Author notes
                *Idris Guessous, MD PhD, Community Prevention Unit, Institute of Social and Preventive Medicine, Centre, Hospitalier Universitaire Vaudois, Lausanne University Hospital, Lausanne (Switzerland), Tel. +41223055861, Fax +41223055865, E-Mail
                355779 Kidney Blood Press Res 2014;39:74-85
                © 2014 S. Karger AG, Basel

                Open Access License: This is an Open Access article licensed under the terms of the Creative Commons Attribution-NonCommercial 3.0 Unported license (CC BY-NC) (, applicable to the online version of the article only. Distribution permitted for non-commercial purposes only. Drug Dosage: The authors and the publisher have exerted every effort to ensure that drug selection and dosage set forth in this text are in accord with current recommendations and practice at the time of publication. However, in view of ongoing research, changes in government regulations, and the constant flow of information relating to drug therapy and drug reactions, the reader is urged to check the package insert for each drug for any changes in indications and dosage and for added warnings and precautions. This is particularly important when the recommended agent is a new and/or infrequently employed drug. Disclaimer: The statements, opinions and data contained in this publication are solely those of the individual authors and contributors and not of the publishers and the editor(s). The appearance of advertisements or/and product references in the publication is not a warranty, endorsement, or approval of the products or services advertised or of their effectiveness, quality or safety. The publisher and the editor(s) disclaim responsibility for any injury to persons or property resulting from any ideas, methods, instructions or products referred to in the content or advertisements.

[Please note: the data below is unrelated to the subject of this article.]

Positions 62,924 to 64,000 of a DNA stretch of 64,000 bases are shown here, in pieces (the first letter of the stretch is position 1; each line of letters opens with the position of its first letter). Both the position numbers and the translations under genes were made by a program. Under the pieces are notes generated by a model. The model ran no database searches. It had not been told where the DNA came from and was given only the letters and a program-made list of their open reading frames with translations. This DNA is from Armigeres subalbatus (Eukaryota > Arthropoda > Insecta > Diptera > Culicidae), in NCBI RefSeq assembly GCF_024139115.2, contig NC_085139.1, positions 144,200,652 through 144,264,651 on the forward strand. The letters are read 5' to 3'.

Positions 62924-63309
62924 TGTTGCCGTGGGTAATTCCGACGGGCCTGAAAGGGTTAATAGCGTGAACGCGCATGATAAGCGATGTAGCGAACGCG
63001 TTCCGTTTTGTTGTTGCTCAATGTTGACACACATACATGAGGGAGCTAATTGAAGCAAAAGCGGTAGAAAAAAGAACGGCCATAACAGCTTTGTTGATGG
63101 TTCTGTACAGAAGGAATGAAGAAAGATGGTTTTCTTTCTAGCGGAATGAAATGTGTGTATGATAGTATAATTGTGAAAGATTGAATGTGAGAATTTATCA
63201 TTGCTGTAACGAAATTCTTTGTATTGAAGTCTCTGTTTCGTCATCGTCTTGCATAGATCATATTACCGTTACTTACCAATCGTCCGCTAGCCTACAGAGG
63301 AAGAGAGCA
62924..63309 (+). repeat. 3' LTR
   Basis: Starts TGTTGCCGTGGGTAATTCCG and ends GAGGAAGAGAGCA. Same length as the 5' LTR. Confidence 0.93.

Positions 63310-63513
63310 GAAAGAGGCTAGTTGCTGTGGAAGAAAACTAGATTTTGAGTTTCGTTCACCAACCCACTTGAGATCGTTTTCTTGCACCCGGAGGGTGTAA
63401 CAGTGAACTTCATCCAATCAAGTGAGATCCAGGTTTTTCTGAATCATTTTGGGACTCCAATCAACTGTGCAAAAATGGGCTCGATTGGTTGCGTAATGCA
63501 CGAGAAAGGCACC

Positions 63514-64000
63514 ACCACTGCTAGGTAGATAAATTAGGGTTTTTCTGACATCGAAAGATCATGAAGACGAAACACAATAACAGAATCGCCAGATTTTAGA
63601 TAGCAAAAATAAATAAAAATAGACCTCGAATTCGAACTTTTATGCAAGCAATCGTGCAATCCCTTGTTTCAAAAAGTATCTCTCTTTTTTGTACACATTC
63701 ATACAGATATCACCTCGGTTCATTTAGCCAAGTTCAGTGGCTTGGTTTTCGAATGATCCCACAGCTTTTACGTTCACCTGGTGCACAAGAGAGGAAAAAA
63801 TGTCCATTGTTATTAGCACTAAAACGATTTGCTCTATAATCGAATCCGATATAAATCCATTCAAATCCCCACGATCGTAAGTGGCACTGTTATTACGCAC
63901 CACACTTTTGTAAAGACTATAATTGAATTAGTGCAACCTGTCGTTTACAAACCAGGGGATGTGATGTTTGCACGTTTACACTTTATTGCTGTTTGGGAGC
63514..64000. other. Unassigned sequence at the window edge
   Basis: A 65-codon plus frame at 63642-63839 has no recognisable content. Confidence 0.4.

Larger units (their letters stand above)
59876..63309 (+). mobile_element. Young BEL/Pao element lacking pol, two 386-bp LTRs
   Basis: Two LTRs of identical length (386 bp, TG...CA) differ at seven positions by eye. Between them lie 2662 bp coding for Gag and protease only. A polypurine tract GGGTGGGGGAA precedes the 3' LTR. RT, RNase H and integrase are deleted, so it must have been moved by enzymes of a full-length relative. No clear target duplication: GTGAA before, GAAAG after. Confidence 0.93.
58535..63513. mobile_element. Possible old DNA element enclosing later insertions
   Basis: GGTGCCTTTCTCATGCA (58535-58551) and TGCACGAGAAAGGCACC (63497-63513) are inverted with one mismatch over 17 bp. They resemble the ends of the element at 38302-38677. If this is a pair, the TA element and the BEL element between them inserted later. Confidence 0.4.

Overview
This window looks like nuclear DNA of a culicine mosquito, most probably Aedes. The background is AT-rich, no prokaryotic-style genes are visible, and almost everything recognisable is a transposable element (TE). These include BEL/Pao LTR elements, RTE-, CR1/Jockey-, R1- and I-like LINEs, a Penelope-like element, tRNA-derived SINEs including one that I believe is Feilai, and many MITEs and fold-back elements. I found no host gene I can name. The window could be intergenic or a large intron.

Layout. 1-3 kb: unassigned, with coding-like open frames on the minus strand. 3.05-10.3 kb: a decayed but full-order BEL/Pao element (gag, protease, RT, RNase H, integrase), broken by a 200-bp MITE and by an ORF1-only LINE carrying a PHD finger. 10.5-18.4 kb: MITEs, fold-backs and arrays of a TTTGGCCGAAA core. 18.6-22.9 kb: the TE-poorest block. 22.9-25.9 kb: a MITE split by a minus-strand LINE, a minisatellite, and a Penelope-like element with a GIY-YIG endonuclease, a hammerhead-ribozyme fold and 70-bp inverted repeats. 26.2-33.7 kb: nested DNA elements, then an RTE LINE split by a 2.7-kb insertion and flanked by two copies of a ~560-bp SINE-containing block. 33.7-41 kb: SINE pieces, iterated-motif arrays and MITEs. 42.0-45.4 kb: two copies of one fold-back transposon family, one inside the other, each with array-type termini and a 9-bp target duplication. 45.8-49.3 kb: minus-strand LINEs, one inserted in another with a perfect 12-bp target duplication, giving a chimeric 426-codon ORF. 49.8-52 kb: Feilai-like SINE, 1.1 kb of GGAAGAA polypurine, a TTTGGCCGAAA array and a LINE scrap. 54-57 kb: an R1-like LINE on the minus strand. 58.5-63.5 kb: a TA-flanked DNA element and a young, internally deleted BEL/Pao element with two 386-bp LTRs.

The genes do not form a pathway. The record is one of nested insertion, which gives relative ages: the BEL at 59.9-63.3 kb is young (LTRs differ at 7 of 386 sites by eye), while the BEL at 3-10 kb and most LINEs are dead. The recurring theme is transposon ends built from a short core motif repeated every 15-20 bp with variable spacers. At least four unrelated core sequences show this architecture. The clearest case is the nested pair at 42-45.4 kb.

Page count
                Pages: 12
                Original Paper

                Cardiovascular Medicine, Nephrology

                Chronic kidney disease, Predictors, Inflammation, Proteinuria